] where adhesive cell-substratum interactions, including cell–cell and cell–ECM adhesions, are mandatory for sustained cell motility and migration towards the injured site [36
]. During in vitro scratch-wound healing models, lamellipodial crawling is the most commonly observed migration mechanism where each polarized cell progress through different structural alterations that include lamellipodium formation, nucleus translocation and trailing edge detachment [82
]. This mechanism is further regulated by complex events of actin polymerization, depolymerization, and integrin signaling [86
]. Correspondingly, alteration of plasticity plays an indispensable part in the process of EMT during which cells lose their epithelial characteristics without impairing the cell-cell interactions associated with collective migration and acquire mesenchymal qualities associated with individual migration in a reversible manner [88
]. This transition further involves synchronized alterations in various additional cell structures including actin cytoskeleton reorganization, engagement, and expression of various integrins which navigate cells through the ECM [88
]. During the course of tissue repair, all these coordinated processes are in part executed by complex and overlapping signaling networks involving growth factors, cytokines, and chemokines [93
Reorganization of the cytoskeleton along with actin filament remodeling at the leading edge is essential for EMT and cell migration during epithelial injury. VASP mediated focal adhesion, actin filament binding and polymerization inhibits cell movement whereas its phosphorylation inhibits actin polymerization [94
] and thereby induces epithelial cell motility during repair along with alteration of various protein–protein interactions [95
]. The observed consistent phosphorylation of VASP at Ser157, but not at Ser239, in corneal epithelial cells in the presence of SFCM and SP may assist in locating VASP at the leading edge to induce filopodia formation [97
] during cell motility. Additionally, phosphorylated VASP mediated actin remodeling events dismantle cell–cell junctions during the progression of EMT [98
]. During cell migration, protein tyrosine kinase FAK acts downstream of different growth factor and ECM components and is a central player of integrin-mediated motility [100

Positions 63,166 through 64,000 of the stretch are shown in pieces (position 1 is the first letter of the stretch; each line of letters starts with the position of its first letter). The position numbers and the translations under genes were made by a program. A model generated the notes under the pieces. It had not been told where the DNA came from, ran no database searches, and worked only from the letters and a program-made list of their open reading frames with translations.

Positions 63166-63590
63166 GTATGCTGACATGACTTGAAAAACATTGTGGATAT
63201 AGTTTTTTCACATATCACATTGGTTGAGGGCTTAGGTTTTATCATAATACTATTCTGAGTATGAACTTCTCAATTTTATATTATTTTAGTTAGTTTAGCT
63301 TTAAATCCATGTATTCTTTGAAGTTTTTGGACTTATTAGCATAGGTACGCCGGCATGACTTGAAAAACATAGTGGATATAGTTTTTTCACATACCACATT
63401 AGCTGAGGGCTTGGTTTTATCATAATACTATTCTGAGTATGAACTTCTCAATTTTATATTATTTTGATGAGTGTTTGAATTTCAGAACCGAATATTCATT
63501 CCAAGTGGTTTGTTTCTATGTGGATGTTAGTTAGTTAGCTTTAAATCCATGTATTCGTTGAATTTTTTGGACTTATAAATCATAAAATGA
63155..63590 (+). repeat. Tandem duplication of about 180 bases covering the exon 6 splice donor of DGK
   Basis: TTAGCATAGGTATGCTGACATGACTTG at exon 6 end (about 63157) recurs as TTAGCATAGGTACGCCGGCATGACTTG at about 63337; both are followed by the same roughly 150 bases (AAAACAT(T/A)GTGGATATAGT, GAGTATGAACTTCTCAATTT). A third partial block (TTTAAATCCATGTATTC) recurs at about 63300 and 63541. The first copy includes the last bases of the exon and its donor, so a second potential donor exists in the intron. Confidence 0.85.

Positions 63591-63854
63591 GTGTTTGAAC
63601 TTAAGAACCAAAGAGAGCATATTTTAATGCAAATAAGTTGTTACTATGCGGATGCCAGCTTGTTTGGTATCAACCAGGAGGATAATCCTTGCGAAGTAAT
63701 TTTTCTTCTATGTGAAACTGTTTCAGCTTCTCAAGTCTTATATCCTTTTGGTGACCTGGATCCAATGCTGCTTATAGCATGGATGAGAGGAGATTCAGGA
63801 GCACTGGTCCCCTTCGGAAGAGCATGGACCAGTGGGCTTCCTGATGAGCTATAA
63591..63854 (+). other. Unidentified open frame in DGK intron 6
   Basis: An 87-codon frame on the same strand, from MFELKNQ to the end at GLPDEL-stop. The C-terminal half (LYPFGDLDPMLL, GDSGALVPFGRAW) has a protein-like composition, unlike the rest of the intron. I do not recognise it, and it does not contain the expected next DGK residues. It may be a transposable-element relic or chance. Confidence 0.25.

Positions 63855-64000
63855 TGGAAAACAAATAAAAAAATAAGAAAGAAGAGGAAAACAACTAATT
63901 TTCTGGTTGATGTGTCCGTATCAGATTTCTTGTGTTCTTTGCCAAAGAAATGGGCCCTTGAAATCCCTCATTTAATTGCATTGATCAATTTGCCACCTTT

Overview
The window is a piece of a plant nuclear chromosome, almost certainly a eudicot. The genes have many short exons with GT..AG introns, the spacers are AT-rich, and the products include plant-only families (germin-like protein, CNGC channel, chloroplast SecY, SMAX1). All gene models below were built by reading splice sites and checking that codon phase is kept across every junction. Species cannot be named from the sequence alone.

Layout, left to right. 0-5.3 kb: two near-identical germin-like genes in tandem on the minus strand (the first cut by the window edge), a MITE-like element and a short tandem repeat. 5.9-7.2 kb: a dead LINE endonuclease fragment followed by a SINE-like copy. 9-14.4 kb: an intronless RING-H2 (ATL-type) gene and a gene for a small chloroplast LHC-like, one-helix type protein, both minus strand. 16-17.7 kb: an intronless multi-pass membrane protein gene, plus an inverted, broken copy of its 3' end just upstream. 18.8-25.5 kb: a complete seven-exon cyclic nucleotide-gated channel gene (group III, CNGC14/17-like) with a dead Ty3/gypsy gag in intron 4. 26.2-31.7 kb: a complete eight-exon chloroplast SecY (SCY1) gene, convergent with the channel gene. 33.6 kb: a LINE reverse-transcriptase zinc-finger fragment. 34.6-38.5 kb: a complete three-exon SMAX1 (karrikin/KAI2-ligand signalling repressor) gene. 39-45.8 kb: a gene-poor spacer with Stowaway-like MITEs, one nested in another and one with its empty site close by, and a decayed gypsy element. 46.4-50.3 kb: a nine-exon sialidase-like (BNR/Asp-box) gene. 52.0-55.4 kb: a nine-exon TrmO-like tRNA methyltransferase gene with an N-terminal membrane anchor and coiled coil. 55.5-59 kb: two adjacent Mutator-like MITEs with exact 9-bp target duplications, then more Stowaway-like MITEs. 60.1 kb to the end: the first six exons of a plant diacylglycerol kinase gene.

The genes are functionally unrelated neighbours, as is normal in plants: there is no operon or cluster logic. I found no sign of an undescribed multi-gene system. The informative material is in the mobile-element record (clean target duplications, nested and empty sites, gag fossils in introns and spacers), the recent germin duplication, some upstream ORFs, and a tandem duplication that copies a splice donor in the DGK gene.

]. Furthermore, it activates focal adhesion signaling proteins and regulates cell adhesion disassembly through adopter protein paxillin [101
]. In our study, after stimulation of cells with SP and SFCM, we also observed increased expression of FAK, paxillin along with steady activation of p44/42 MAPK and integrin β1. Since ERK (Extracellular signal-regulated kinase)-FAK-paxillin pathway regulates cell migration along with the recruitment of integrin β1 [102
], we also presume the activation of ERK-FAK-paxillin-integrin β1 cascade in the presence of SP and SFCM during corneal epithelial wound repair. Vimentin functions as a signal integrator during EMT, wound repair and also regulates structure and function of focal adhesions by linking its intermediate filaments to paxillin [104
]. Epithelial vimentin expression during the corneal wound repair is linked to cell–matrix interactions and cell migration [108
]. In addition, vimentin also binds to p44/42 MAPK and prolongs its activation by preventing dephosphorylation [109
]. The vimentin-p44/42 MAPK axis further regulates the transcriptional activity of Slug to establish and promote EMT-like alterations [110
]. As the expression of vimentin, p44/42 MAPK correlates with transcription factor Slug expression in the course of EMT, their consistent activation in the presence of SFCM may also indicate the incidence of EMT-like modifications during epithelial tissue repair.
Integrins are heterodimeric proteins composed of transmembrane α, β subunits and are important for epithelial cell migration during corneal tissue regeneration [31
]. Integrin expression is regulated by cytokines and growth factors [111
]. Integrin β1expression is enhanced during corneal wound repair in actively migrating epithelial cells [29
], and its deletion leads to unstable adhesions and delayed wound healing [112
]. Integrin subunits αV, β1 and β5 mediate interactions with ECM proteins and migration [31